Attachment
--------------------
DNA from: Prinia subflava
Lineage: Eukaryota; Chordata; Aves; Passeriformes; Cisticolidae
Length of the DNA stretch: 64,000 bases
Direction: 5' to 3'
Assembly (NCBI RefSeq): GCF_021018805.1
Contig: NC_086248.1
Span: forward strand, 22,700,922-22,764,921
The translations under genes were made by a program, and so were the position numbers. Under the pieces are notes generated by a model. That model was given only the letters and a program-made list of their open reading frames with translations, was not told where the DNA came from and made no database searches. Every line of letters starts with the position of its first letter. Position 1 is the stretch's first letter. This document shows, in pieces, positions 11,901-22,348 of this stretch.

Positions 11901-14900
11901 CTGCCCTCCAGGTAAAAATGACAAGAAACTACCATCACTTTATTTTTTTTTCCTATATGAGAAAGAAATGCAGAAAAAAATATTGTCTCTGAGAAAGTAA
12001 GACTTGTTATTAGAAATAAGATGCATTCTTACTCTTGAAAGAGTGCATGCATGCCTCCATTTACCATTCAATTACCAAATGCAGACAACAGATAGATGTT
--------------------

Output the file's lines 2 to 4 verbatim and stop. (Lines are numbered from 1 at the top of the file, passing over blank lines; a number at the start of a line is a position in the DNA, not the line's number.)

Lineage: Eukaryota; Chordata; Aves; Passeriformes; Cisticolidae
Length of the DNA stretch: 64,000 bases
Direction: 5' to 3'